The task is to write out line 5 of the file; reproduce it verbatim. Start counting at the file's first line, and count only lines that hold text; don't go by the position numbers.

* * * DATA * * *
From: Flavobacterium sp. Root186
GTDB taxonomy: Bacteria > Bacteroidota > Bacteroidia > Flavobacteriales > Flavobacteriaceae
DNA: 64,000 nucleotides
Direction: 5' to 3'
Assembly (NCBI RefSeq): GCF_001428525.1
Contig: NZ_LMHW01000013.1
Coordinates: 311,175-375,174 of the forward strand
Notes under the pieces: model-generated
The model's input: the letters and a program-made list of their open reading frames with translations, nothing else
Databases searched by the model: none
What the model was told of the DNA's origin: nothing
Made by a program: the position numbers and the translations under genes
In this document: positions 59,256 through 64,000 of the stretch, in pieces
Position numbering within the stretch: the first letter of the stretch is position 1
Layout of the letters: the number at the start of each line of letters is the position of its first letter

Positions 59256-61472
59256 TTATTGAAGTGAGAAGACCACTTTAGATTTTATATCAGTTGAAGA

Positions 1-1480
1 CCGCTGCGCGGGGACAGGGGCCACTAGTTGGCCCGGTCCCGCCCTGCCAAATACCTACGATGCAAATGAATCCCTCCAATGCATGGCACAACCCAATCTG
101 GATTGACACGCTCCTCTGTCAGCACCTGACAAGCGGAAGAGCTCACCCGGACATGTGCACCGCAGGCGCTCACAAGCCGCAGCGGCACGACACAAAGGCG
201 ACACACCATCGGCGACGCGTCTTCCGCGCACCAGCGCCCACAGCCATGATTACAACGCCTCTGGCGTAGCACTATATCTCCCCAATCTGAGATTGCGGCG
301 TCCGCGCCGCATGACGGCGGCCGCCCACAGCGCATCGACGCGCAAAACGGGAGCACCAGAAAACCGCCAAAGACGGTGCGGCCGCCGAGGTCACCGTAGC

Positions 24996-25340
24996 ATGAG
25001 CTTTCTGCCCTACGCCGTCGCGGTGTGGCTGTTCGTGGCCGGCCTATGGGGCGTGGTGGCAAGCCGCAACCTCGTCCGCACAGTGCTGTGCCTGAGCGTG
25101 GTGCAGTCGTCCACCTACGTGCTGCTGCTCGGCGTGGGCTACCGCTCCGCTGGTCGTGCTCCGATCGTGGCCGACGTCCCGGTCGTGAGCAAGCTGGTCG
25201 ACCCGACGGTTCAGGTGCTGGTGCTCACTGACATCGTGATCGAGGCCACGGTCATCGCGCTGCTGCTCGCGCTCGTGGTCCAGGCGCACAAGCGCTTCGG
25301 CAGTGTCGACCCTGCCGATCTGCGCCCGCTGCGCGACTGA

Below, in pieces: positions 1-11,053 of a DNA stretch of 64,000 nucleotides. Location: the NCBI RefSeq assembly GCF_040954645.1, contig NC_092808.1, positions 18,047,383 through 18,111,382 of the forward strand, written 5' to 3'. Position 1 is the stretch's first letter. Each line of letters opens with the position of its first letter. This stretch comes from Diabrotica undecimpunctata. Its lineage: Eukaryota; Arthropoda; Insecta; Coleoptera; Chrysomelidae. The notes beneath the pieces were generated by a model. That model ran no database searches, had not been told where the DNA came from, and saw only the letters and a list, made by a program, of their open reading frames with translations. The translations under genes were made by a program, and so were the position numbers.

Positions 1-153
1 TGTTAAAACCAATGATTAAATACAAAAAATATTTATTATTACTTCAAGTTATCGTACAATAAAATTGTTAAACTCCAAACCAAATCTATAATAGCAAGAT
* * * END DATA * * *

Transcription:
Assembly (NCBI RefSeq): GCF_001428525.1